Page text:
“After Warhol published his famous Factory Additions of Marilyn artwork, he began collaborating with two anonymous friends from Belgium on a second series of prints. The original idea behind this partnership, for Warhol, was to play on the concept of mass production. He was essentially mocking the idea that Factory Addition prints were somehow more important than the second series. Warhol provided the photo negatives and colour codes needed to create silkscreens exactly like the ones he had used for the Factory Additions. In 1970, Warhol’s original silkscreens were reproduced to create the second series of screenprints. These were named Sunday B. Morning prints.”
Sometimes simplicity is best: this beautiful 1953 shot of Marilyn graces the cover of Belgian magazine Graphius (Winter/Spring 2018 issue), with a feature on Milton Greene’s The Essential Marilyn Monroe inside.
Thanks to Eric
Although she isn’t named, the lovely lady shown on this box of Belgian chocolate, illustrated by Jaak De Koninck of the Leuven-based interior design company, Starbrook Airlines (and spotted at Brussels Airport), looks very Marilyn-inspired – don’t you agree?
More info here.
Thanks to Liesl at Marilyn Remembered
UPDATE: These Belgian chocolate selections are also available at TK Maxx (spotted by Fraser)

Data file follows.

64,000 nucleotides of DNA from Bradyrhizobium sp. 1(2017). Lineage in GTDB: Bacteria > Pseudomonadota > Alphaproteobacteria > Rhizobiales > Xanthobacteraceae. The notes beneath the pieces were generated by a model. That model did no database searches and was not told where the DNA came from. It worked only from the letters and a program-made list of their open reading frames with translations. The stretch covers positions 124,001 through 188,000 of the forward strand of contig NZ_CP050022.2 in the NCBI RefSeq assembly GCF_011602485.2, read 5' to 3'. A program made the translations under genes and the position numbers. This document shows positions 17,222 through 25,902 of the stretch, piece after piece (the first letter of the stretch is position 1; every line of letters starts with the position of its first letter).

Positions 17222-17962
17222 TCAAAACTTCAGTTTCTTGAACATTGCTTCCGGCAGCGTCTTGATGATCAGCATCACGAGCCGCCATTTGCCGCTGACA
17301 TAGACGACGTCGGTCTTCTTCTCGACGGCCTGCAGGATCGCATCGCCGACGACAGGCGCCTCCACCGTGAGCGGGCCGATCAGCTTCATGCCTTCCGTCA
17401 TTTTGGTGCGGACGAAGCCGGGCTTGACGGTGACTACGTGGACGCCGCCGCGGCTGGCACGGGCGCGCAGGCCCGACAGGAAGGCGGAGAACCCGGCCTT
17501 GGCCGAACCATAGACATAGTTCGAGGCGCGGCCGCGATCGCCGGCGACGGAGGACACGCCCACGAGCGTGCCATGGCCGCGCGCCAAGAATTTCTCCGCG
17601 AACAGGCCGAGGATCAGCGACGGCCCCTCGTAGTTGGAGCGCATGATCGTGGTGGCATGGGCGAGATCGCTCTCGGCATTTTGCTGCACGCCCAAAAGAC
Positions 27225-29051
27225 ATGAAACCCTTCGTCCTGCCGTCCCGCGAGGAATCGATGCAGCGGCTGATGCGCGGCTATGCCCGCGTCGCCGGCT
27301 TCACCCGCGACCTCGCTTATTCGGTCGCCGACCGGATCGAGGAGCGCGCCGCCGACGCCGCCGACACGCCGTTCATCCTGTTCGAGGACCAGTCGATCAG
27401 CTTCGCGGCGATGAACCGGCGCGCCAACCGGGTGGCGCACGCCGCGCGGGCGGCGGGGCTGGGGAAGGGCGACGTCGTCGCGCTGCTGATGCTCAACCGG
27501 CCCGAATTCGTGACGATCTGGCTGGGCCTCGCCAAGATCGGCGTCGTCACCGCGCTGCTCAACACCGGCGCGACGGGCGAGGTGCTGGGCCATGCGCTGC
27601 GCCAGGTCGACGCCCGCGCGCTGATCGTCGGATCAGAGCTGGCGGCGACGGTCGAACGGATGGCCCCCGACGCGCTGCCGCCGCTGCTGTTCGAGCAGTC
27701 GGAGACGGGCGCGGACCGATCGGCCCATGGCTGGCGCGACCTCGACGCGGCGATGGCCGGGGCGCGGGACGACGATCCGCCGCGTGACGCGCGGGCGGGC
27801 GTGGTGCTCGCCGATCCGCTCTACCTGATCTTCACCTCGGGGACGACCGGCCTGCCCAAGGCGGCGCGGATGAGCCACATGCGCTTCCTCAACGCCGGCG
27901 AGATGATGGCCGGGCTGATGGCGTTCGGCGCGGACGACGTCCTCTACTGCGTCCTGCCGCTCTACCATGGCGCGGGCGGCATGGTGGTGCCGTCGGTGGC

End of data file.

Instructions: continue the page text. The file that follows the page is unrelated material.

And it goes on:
This unsettling painting – in which Marilyn’s image is merged with Mickey Mouse – is part of ‘A Loss of Innocence’, the new exhibition from Costa Rican artist John Paul Fauves, at the Meir Art Gallery in Antwerp, Belgium, Forbes reports. You can view more of Fauves’ work here.
“For me, inspiration comes in a few different forms – but I am constantly perplexed and intrigued with the human population that surrounds me on a daily basis. The inception of this theme ‘A Loss Of Innocence’ stems from watching my son grow up and discover the physical and social aspects of the world. As he ages from a toddler to a young boy, I’ve held onto the idea of his naivete and his inevitable introduction to the dangers of the world. This is why the iconic ‘Mickey Mouse’ is used so heavily throughout the series. Viewing this symbol outside the realm of Disney makes the viewer engage with the familiar image in an unsettling and heavily abstracted background, forcing them to re-think their relationship with the beloved character.”